How to Avoid a Letter of Credit After a Change in Ownership

By David B. McClintock, CPA | April 10, 2019

Making an acquisition in a highly regulated industry like postsecondary education means following required procedures and obtaining approvals from multiple agencies. Often, the most significant approval comes from the U.S. Department of Education (ED) because the approval can include a requirement to post a letter of credit with ED as the beneficiary for as much as 50% of the Title IV awarded to a school for its most recently completed fiscal year. Depending on how the new entity is able to secure the letter of credit, this can tie up significantly more capital than anticipated when evaluating a deal.

This article will outline ED’s primary considerations when determining if a letter of credit will be required after a change in ownership, and, if so, how much is required.

Two Years of Audited Financial Statements

As part of the application process, the ongoing entity must provide audited financial statements for the two most recent fiscal years. The audits must be prepared in accordance with Generally Accepted Accounting Principles (GAAP) and audited in accordance with Generally Accepted Government Auditing Standards (GAGAS). For a simple stock purchase, this requirement is met by the school’s two most recent fiscal years’ audits, which are required to follow the same standards. However, for an asset purchase or a stock purchase where the assets or shares are being acquired by another entity, this requirement can be more difficult to meet. While the acquiring entity might have two years of audited financials, unless it owns a school, most likely the audits were not performed in accordance with GAGAS. It is possible to have additional procedures performed and reissue the prior year reports to meet this standard. A newly formed entity created specifically for the acquisition cannot meet the standard.

There are competing considerations when deciding how to acquire a school. Acquiring the school by an existing school or by an entity that already owns other schools enables the ongoing entity to have two years of financial statements that meet the requirement. However, acquiring a new school this way most often means that ED will request consolidated financial statements going forward. This means that profitability issues at one school that might negatively impact the composite score will now impact all the schools owned within the same entity. While purchasing the school with a newly formed entity means that two years of financials can’t be provided, it does isolate the risks to just that school.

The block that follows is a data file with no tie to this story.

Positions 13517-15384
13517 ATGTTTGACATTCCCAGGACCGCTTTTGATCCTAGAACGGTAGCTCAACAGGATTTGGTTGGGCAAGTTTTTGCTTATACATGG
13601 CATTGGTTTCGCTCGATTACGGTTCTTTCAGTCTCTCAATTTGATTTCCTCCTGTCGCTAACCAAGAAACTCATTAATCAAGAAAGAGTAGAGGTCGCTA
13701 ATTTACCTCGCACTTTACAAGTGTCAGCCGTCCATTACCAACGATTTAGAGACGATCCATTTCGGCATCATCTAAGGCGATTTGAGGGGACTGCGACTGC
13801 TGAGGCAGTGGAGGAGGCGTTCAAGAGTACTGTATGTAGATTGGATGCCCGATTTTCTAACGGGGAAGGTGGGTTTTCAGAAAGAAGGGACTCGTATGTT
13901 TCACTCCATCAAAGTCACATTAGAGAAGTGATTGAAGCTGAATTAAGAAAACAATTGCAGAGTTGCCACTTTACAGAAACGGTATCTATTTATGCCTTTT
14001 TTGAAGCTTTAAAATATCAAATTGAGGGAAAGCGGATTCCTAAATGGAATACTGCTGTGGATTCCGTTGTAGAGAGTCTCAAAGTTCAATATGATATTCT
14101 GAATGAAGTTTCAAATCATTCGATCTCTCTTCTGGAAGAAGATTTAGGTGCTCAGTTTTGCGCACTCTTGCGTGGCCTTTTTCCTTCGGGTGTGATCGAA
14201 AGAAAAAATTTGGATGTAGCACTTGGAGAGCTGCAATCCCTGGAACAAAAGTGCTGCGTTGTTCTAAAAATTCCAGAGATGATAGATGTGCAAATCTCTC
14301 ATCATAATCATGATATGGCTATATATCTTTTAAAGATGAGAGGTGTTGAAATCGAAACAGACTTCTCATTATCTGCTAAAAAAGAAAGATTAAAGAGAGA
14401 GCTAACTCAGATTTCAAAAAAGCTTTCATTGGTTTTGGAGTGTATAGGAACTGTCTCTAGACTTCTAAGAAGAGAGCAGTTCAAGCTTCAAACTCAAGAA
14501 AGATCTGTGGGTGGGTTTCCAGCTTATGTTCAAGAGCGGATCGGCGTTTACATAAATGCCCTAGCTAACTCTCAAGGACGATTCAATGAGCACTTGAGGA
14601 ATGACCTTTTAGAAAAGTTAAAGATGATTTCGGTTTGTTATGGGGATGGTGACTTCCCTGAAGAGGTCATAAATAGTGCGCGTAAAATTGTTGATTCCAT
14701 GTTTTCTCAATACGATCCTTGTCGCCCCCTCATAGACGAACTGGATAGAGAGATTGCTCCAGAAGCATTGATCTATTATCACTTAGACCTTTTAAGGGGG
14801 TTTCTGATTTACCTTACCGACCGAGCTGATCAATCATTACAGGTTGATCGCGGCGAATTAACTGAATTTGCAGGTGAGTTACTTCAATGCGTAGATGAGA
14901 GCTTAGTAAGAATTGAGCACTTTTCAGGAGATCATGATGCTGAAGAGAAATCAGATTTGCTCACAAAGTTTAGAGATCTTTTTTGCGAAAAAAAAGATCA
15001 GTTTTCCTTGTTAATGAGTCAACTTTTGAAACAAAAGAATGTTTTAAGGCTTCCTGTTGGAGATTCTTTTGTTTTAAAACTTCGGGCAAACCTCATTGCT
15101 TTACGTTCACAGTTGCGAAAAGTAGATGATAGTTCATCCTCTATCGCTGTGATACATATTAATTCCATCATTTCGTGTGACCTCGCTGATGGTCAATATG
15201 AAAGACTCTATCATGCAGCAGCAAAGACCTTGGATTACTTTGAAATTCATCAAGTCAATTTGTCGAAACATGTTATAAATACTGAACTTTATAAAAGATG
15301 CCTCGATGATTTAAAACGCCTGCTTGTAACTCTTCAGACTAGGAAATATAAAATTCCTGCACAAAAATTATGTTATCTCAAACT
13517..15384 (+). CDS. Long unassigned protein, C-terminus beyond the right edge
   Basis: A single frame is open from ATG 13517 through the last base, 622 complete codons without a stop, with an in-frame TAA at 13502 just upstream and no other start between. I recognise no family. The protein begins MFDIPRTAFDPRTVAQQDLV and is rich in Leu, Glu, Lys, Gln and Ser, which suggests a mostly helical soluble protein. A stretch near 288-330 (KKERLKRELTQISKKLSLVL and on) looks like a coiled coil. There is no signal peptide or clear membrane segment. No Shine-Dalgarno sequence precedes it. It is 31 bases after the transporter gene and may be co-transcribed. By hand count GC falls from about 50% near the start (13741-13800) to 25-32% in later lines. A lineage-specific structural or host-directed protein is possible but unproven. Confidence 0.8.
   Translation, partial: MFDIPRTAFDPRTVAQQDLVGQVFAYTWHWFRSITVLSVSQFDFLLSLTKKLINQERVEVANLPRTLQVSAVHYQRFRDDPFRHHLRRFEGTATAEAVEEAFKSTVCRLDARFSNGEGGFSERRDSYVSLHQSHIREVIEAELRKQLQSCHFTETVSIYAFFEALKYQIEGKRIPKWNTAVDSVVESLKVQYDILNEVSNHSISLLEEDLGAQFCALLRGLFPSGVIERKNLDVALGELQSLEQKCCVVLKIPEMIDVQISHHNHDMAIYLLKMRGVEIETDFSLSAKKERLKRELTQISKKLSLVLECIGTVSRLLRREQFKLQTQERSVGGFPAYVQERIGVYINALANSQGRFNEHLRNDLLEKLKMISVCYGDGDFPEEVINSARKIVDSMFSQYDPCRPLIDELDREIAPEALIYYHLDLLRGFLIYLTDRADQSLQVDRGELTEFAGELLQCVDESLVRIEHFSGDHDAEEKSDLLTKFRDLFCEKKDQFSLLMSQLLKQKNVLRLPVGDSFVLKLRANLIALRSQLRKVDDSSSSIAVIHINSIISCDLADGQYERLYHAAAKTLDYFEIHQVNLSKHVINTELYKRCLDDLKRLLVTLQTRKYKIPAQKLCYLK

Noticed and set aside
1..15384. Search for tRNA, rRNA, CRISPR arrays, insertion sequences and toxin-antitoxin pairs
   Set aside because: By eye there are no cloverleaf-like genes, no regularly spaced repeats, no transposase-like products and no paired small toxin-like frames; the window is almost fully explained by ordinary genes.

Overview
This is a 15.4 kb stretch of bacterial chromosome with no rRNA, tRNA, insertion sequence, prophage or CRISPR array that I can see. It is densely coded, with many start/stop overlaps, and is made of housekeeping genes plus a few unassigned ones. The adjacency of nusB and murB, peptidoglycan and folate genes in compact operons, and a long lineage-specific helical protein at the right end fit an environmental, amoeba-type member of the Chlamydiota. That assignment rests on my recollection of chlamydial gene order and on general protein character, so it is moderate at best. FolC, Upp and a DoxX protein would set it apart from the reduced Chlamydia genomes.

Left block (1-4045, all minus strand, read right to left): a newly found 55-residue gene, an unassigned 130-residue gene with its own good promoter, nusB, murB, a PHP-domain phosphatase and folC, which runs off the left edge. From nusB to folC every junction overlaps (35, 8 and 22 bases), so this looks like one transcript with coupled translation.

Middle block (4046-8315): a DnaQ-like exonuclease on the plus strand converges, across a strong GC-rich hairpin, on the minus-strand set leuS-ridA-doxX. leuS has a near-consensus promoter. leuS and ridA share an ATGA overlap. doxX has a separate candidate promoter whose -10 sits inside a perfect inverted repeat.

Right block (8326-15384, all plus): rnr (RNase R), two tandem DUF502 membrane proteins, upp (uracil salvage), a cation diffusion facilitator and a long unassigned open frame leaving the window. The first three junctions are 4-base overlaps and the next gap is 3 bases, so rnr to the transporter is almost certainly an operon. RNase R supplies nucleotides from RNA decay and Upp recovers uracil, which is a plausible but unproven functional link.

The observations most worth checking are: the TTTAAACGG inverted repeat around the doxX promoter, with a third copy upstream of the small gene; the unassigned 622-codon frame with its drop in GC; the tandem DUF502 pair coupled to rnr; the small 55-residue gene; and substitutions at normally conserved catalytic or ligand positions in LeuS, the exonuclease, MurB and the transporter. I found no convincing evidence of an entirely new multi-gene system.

Opening Balance Sheet and the Ratios Considered

After a change in ownership, the ongoing entity is required to submit a same day balance sheet showing the company’s financial position the day ownership changed. This is typically called the Opening Balance Sheet (OBS). Just like the previous two years of audited financial statements, the OBS must be prepared in accordance with GAAP and audited in accordance with GAGAS. The OBS is required to be submitted to ED the last day of the month following the month when the transaction closes. For example, if the deal closes April 1, then the OBS must be submitted by May 31. However, if the deal closes April 20, then the OBS is still due May 31. Because of this requirement, and the fact that it is easier to prepare and audit the month-end close balance sheet, most deals close on the first of the month.

Financial Responsibility Ratios

During its review process, ED uses the OBS to evaluate the company’s financial position. While neither the Title IV regulations nor the FSA handbook outline specific metrics related to a change in ownership, ED has long utilized two dated ratios that are included in the regulations, though they no longer apply when considering the stability of ongoing institutions. These are the Acid Test (34 CFR 668.15(b)(7)(i)(A)) and the Tangible Net Worth Test (34 CFR 668.15(b)(7)(i)(C)).

Acid Test

The Acid Test attempts to measure a company’s liquidity by comparing its most liquid current assets, cash and accounts receivable, to current liabilities. The ratio specifically excludes inventory, prepaid expenses and other current assets. ED further excludes all unsecured related party receivables. For the ongoing entity to pass the Acid Test, the ratio must be at least 1:1.